Police burn more than a ton of cocaine confiscated from Dominican Republic drug lords
Holy smoke! Police set light to $250 million of cocaine seized from an international organised crime ring.
Armed officers stood by as others burned 2,551lbs of the Class A drug inside a military base in Santo Domingo, Dominican Republic.
According to the attorney general, the 1.2-ton haul was confiscated from a drug smuggling gang in a recent police operation in Peravia Province.
Officers piled the Class A drug into one area at the military base in the capital before lighting it with torches.
The popular tourist destination of Peravia Province is in the south of the Dominican Republic.
The coastal province, bordering the Carribean Sea, is home to nearly 300,000 people.
At the beginning of October, MailOnline reported a British man has admitted attempting to smuggle $30million (£80million) of cocaine into Europe from the Caribbean.
Rawson Watson, from Kent, faces 10 years in an American jail after he was caught boarding a Belgium-bound plane in the Dominican Republic with a tonne of cocaine in December 2011.
The drug was found spread across 20 suitcases in 1,001 separate packages, according to reports.
As well as a jail term, Watson could also face a fine of up to $10million.
This comes at a time as officials say the Caribbean is becoming a hot spot again for drug smuggling into the United States as a new generation of ‘Cocaine Cowboys’ use speedboats to smuggle the drugs into the States.
About 14 per cent of U.S.-bound cocaine shipments, roughly 42 tons, was trafficked through the Caribbean in the first six months of this year.
The Dominican Republic is emerging as a hub of the burgeoning trade, according to the U.S. Drug Enforcement Administration.
That was double the share of U.S.-bound cocaine that was shipped through the region during the first half of 2012, Vito Guarino, special agent in charge of the DEA’s Caribbean division, said.
Colombian-led traffickers are also taking advantage of a region where they made deep inroads in the 1980s, before drug lords in Mexico began to dominate the trade by the late 1990s.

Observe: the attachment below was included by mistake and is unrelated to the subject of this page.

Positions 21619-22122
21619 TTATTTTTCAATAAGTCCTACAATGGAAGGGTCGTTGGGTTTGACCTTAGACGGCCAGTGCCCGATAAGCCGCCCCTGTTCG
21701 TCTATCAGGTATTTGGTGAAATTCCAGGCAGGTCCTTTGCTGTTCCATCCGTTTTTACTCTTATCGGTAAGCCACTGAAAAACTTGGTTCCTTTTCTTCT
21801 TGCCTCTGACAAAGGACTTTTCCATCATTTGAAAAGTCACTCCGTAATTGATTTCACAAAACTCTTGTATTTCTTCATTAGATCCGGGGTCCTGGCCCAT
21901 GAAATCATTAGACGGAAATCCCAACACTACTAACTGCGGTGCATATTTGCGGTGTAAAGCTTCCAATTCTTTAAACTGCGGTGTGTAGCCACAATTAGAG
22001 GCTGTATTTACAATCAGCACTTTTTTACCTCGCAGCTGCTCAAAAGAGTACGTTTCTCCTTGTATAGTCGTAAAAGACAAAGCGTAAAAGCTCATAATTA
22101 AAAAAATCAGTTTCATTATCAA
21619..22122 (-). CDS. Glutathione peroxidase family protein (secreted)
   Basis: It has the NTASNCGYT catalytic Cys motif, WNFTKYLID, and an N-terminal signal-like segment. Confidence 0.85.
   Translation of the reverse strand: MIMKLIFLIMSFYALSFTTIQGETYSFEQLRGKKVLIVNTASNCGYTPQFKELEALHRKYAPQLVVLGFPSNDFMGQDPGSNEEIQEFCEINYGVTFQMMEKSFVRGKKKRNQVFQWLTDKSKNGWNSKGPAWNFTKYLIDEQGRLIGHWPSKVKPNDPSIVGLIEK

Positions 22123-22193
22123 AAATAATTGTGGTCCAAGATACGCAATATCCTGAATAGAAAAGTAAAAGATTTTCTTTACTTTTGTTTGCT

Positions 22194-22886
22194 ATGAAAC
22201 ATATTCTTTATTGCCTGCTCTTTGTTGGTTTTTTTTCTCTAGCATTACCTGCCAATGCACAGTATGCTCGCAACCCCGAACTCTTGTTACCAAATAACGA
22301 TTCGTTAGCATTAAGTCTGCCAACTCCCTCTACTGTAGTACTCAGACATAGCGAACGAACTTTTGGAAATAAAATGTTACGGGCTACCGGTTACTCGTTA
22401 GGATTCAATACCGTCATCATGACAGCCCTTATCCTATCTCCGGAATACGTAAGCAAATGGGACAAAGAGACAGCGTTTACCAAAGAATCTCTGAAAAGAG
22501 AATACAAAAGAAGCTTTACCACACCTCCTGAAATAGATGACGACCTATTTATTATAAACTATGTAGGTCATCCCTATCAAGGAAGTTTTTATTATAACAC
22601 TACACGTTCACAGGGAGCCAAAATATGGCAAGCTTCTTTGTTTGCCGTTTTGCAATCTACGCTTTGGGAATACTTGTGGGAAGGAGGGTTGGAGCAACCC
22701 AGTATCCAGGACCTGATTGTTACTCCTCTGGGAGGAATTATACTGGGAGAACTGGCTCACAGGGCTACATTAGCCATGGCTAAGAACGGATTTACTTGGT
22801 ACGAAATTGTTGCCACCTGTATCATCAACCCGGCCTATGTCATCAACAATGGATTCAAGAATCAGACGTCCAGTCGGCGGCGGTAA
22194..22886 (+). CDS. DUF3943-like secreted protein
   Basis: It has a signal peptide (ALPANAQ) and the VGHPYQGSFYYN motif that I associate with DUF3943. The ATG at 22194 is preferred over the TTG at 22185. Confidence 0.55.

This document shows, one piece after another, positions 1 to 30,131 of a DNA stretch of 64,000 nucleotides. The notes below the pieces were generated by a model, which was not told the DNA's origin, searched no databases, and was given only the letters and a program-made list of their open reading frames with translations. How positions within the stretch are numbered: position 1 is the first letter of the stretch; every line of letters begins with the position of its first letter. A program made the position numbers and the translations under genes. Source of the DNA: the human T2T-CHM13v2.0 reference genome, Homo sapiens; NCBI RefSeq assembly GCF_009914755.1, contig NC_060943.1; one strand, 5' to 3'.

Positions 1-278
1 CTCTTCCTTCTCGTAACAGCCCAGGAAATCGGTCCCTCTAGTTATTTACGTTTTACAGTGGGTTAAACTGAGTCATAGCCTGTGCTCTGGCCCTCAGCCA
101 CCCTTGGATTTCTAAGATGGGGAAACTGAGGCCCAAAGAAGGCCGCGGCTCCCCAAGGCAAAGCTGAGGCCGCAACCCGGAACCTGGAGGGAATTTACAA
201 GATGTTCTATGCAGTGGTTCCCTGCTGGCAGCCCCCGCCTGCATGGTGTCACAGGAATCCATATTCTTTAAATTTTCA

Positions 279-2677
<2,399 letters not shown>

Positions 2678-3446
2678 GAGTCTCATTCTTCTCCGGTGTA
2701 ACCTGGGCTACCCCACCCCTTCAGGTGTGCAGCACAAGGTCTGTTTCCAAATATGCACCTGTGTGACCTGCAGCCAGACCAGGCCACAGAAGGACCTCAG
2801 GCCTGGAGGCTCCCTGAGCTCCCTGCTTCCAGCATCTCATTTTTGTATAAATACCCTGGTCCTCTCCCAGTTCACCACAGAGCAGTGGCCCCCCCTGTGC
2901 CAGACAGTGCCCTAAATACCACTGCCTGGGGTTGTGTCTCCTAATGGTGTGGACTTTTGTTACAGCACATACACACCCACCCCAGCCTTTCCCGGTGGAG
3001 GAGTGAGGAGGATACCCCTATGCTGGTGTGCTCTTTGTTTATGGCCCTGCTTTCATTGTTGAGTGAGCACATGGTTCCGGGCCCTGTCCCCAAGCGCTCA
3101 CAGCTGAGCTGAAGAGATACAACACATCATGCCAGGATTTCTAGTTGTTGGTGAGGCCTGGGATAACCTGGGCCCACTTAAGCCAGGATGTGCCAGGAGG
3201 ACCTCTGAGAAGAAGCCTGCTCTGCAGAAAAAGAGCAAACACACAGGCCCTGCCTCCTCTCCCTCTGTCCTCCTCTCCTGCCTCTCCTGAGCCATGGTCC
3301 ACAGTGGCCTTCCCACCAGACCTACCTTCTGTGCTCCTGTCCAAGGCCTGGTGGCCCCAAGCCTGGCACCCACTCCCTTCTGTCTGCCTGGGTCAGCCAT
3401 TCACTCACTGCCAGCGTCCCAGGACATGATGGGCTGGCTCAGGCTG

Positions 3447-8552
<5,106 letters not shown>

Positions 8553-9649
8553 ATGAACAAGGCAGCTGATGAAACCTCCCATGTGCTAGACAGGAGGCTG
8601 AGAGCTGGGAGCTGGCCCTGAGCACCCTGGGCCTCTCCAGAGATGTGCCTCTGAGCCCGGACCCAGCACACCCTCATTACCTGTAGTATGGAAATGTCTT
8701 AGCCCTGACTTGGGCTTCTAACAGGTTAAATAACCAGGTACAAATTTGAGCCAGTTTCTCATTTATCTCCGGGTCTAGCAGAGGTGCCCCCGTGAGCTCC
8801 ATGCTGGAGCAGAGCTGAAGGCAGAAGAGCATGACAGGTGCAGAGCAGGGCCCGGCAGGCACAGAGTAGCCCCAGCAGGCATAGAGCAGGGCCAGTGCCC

In the last year, U.S. law enforcement agencies have turned up the pressure on the Caribbean traffickers, with more Coast Guard patrols, as well as well as human and electronic intelligence, to detect illicit planes and boats.
While experts have been predicting a rise in Caribbean trafficking for years now, Guarino said the evidence of an escalation was now unmistakable.
Most cocaine shipments into the region are smuggled aboard drug-laden speed boats, with two or more big engines, that roar across from the northern tip of South America in one or two days, Guarino said, often under cover of darkness.
Bales of cocaine are off-loaded to fishing boats or transferred to vehicles on deserted beaches.
‘I was here when they were doing it predominantly by air. Now it’s predominantly by go-fast (boats),’ Guarino said.
In August, a U.S. Customs and Border Protection aircraft spotted a 30-foot long, go-fast boat near Puerto Rico loaded with 1,500 lbs of cocaine in waterproof bales. The boat, its three-man crew, and its cargo were seized by a British navy frigate, HMS Lancaster, patrolling in the area.
The lure of Puerto Rico is its status as a U.S. territory. Once drugs are smuggled onto the island they can head right to the U.S. mainland without going through customs.
About 500 lbs of coca paste, the raw ingredient for refined cocaine, was recently seized from a laboratory on a ranch on the outskirts of the Dominican capital recently.
Dominican authorities said it was the first full-scale cocaine processing operation ever uncovered in the Caribbean. Cocaine lab refining is usually done in South America, before the final product is shipped in bulk.
The similarities between Miami in the 1980s and Puerto Rico and the Dominican Republic today are striking, Guarino added.
‘The Cocaine Cowboys, the Uzis, the shootouts that we used to have … You’re seeing the same violence,’ Guarino said.
In 2011, Puerto Rico set a new record with 1,117 killings.
The homicide rate was more than six times the rate on the U.S. mainland and the government said almost half the murders were drug related. The crime rate has since fallen, but still remains three times higher than on the mainland.
Source: Daily Mail
Category: DR News |